S+L logo

Two new reasons for hope in Bethlehem

December 28, 2010
A year ago I visited Bethlehem, where residents can claim to celebrate Christmas every day. For those who have never traveled to the region, the city holds a number of surprises.
For one, Bethlehem's Church of the Nativity (believed to be the place where Jesus was born) and the Holy Sepulchre in Jerusalem (containing the sites of both his death and resurrection) stand a mere 8 km apart. The route is not direct, however, and Hebron Road, connecting the two cities, is interrupted by the West Bank separation barrier, also known as the Israeli security fence.
During my six weeks in the Holy Land, I passed through the checkpoint from Jerusalem to Bethlehem with minimal delays, though the reverse trip could take considerably longer depending on the number of vehicles awaiting security checks.
The economic disparity between the two sides is immediately visible. Most areas of Jerusalem look clean and modern, while many unfinished structures in Bethlehem appear to have stalled mid-construction. A period of intensified Israeli-Palestinian fighting, known as the Second Intifada, significantly damaged the economy and frightened prospective tourists. As a result, 45% of Bethlehem residents were unemployed in 2005.
According to this report by the Franciscan Media Centre (provided by H2onews), the situation is improving in Bethlehem for two principal reasons: a "resurgent economy" in the West Bank and an "increase in religious sentiment" brought about by the Synod of Bishops on the Middle East, which convened in the Vatican this past October.
Incidentally, the first person interviewed in the video, Fr. Stephane Milovitch ofm, was one of the many priests who assisted us when we filmed the S+L documentary Within Your Gates. One morning, the Franciscan friar welcomed us into Jerusalem's St. Saviour Church well before dawn so that we could film a sunrise over the Old City.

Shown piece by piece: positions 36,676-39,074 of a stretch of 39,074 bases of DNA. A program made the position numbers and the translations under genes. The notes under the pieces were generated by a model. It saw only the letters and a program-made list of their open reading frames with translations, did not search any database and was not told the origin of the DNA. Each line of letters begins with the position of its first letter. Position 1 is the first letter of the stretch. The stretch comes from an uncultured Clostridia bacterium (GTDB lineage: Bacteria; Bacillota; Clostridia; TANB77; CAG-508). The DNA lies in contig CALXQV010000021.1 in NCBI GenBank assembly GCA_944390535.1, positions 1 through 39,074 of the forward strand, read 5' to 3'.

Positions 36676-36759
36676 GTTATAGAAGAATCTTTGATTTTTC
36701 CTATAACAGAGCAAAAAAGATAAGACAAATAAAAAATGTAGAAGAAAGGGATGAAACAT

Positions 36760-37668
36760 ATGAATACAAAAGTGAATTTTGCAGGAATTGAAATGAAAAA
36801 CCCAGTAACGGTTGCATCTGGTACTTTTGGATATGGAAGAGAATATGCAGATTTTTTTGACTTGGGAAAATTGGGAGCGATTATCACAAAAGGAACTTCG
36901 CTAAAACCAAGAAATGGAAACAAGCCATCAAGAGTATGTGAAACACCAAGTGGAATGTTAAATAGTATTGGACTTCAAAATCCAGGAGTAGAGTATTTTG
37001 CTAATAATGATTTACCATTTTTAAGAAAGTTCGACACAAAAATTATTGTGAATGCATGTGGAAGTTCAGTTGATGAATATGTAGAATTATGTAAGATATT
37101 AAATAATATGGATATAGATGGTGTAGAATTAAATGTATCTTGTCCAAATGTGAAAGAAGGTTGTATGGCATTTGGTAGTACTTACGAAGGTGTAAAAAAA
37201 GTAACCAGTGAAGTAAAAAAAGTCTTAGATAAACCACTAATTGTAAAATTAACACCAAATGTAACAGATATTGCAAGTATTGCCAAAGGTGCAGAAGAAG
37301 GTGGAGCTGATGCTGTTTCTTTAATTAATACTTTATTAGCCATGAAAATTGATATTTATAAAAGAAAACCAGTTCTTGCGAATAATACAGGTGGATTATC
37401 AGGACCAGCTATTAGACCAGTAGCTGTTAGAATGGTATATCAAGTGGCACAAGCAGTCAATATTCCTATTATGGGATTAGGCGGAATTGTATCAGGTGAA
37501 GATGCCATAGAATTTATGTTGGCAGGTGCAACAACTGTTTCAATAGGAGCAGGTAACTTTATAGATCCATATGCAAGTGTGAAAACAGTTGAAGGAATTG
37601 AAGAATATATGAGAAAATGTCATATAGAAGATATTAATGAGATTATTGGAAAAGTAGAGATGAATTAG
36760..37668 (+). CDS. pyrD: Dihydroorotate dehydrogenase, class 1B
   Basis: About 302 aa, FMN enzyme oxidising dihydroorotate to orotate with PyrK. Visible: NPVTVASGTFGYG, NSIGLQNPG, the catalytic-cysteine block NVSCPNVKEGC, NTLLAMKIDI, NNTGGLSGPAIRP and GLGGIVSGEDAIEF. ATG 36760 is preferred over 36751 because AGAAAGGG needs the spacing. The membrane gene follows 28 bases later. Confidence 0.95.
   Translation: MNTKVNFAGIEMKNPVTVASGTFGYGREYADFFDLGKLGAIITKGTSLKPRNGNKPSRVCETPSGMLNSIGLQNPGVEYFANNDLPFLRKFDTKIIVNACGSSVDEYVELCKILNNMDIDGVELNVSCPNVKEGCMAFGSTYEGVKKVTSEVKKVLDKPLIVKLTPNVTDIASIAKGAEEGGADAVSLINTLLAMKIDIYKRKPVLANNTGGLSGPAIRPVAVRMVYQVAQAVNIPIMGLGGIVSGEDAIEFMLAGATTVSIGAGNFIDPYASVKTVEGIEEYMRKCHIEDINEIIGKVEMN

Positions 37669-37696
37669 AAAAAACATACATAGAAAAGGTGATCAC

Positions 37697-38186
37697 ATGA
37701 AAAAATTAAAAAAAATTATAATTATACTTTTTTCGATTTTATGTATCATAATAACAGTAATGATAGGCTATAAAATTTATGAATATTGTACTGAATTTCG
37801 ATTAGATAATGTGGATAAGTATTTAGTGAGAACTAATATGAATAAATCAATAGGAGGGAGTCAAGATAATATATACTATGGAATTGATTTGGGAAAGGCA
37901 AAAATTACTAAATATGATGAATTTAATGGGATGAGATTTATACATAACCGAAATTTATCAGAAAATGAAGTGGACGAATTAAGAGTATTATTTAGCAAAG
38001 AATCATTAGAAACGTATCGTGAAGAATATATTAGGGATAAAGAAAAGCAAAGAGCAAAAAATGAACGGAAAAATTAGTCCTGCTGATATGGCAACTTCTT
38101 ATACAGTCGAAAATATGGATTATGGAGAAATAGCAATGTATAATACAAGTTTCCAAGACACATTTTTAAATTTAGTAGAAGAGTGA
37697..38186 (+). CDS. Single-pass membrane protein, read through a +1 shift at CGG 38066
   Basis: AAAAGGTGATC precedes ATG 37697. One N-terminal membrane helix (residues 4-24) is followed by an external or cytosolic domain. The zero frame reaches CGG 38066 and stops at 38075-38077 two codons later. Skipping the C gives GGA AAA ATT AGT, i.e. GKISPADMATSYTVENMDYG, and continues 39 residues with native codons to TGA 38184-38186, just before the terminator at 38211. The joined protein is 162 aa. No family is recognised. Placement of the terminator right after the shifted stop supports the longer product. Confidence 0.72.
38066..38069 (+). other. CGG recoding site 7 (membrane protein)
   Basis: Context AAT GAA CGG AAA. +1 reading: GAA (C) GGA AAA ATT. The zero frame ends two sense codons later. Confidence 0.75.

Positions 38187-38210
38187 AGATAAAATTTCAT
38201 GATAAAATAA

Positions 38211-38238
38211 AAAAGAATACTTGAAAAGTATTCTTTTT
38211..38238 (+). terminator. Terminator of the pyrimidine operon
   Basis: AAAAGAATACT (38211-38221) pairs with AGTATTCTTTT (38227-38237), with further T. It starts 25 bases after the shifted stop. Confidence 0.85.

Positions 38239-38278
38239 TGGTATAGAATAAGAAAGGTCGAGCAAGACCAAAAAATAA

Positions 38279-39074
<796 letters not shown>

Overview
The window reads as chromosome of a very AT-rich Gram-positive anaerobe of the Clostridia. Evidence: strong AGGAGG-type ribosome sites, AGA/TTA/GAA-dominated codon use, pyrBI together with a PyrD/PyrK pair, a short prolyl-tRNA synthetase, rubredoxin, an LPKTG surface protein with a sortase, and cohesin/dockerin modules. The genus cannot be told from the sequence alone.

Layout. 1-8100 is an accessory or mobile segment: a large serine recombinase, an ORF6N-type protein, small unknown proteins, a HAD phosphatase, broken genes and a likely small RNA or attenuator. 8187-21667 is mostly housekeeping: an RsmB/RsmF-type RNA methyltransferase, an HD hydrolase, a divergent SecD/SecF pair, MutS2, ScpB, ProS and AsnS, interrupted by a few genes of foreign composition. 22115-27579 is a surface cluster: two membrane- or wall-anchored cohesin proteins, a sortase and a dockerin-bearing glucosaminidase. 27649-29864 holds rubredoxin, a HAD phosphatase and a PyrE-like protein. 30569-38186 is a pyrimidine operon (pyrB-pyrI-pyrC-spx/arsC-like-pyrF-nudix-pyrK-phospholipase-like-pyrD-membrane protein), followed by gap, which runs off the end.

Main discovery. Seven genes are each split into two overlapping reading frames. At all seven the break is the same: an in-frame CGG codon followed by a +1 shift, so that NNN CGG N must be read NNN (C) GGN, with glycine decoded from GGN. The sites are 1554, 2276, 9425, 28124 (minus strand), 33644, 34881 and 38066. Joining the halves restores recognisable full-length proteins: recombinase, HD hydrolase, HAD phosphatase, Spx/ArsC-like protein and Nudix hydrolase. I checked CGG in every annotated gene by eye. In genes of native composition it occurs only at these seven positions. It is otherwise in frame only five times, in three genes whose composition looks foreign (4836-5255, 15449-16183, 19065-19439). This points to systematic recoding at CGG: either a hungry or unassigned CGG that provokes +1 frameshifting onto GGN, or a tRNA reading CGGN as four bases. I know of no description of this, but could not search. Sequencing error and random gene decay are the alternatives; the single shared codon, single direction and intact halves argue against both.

Related posts
Inside the Pre-Synod with Your Canadian Delegates
Emilie Callan, one of your Canadian delegates at the pre-synodal meeting, talks about her first day in Rome with 300 other youths from around the world. “Young people never won the Nobel prize for b ...read more
Celebrate the Feast of St. Joseph
The Catholic Church celebrates St. Josephs’ feast day on March 19. St. Joseph is the patron saint of husbands, fathers, families, homes and workers. Joseph is also believed to protect pregnant women ...read more
Who will Finish the Eucharist? A reflection on Blessed Oscar Romero
Fr. Thomas Rosica, CSB gives us a personal reflection on the Blessed Oscar Romero, Archbishop of San Salvador. "Who will Finish the Eucharist? A reflection on Blessed Oscar Romero" ...read more
Today marks the first day of the pre-synod meetings where over 300 young people from all over the world, convened in Rome to have a frank conversation with the Pope about the future of the Catholic ch ...read more
“Dying for the truth and living with the truth”- Remembering The Jesuit Martyrs of El Salvador
A brief reflection on the eight martyrs of the UCA, the struggles many of them faced, and the history of El Salvador. “Dying for the truth and living with the truth”- Remembering The Jesuit Marty ...read more